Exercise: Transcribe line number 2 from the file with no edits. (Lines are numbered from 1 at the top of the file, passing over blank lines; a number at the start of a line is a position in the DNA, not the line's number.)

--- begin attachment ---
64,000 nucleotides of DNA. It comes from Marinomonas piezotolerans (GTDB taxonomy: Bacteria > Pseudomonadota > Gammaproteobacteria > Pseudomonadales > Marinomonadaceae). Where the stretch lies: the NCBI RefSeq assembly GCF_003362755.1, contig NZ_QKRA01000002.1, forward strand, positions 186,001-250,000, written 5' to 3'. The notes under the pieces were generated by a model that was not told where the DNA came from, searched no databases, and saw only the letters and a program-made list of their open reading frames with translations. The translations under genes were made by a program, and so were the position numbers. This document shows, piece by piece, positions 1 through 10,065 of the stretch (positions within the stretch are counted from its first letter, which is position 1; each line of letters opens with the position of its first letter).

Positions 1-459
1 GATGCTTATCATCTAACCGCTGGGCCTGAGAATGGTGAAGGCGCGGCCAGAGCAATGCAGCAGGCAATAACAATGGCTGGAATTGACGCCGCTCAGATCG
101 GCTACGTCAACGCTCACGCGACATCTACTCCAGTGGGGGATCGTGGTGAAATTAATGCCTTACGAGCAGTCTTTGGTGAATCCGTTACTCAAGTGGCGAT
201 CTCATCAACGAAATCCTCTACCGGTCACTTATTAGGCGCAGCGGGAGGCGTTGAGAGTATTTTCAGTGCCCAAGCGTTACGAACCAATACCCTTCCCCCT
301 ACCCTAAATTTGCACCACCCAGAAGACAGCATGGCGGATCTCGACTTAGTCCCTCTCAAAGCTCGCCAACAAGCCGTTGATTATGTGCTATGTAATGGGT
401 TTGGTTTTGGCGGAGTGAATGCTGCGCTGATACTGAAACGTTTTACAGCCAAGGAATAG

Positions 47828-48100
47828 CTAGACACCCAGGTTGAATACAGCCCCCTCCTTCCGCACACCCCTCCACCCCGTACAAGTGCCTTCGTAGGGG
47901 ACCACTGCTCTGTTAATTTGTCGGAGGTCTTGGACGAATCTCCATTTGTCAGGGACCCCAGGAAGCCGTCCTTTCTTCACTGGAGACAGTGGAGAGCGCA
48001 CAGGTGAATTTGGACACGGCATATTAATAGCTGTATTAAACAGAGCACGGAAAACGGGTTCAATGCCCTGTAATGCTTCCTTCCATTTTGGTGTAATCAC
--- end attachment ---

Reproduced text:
Positions 1-459